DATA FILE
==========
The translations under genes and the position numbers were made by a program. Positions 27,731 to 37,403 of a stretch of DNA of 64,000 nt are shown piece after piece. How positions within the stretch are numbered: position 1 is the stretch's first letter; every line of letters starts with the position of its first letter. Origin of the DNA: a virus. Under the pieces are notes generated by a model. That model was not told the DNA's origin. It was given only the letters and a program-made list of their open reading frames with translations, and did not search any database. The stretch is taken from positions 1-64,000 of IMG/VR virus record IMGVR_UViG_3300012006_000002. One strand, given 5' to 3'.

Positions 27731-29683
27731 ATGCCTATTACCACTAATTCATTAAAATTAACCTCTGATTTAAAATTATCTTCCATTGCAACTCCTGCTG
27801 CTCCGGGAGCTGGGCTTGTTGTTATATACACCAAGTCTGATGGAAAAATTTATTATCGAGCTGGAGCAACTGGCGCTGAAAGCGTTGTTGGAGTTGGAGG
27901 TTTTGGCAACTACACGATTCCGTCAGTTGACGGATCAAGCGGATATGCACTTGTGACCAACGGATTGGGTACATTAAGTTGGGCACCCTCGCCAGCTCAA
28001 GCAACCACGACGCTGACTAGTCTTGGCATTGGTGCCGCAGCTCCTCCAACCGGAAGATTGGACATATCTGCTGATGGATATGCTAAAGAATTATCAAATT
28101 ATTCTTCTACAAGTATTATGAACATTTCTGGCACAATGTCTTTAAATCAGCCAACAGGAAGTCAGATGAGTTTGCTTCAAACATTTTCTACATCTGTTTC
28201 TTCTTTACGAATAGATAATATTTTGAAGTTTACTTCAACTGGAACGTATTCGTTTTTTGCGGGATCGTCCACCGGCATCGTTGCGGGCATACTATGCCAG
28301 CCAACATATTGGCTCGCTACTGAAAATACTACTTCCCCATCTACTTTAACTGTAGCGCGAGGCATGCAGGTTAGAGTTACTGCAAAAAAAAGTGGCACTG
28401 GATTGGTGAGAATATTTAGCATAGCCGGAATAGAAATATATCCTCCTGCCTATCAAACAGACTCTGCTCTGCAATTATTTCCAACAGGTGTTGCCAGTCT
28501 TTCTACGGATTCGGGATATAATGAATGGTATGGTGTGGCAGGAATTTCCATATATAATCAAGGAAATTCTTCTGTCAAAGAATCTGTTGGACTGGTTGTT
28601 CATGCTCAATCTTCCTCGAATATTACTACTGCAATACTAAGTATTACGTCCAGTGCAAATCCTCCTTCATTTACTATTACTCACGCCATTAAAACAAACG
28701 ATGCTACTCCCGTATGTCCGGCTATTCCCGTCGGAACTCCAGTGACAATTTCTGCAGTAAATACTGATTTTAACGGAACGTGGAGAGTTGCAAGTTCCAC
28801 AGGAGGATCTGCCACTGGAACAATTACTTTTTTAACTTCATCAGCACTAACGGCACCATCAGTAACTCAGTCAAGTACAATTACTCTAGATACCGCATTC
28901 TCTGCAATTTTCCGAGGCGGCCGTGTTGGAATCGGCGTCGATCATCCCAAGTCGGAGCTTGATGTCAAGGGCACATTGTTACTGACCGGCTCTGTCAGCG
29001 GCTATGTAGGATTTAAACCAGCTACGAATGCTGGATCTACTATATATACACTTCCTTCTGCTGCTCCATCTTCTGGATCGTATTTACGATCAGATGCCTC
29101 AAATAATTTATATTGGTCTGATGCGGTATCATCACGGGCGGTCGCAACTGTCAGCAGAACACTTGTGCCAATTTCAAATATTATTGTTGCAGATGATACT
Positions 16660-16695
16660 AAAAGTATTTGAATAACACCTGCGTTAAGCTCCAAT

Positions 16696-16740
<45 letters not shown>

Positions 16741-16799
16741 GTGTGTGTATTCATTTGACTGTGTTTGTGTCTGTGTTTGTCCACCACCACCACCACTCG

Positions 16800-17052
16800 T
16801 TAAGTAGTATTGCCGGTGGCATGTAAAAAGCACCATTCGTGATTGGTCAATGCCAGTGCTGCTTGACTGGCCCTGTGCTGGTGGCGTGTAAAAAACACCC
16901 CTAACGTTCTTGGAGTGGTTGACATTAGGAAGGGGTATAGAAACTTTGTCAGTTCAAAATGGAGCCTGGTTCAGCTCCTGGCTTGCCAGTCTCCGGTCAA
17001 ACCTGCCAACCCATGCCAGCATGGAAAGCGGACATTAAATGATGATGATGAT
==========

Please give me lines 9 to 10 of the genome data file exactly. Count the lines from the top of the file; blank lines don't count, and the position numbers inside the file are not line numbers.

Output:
28301 CCAACATATTGGCTCGCTACTGAAAATACTACTTCCCCATCTACTTTAACTGTAGCGCGAGGCATGCAGGTTAGAGTTACTGCAAAAAAAAGTGGCACTG
28401 GATTGGTGAGAATATTTAGCATAGCCGGAATAGAAATATATCCTCCTGCCTATCAAACAGACTCTGCTCTGCAATTATTTCCAACAGGTGTTGCCAGTCT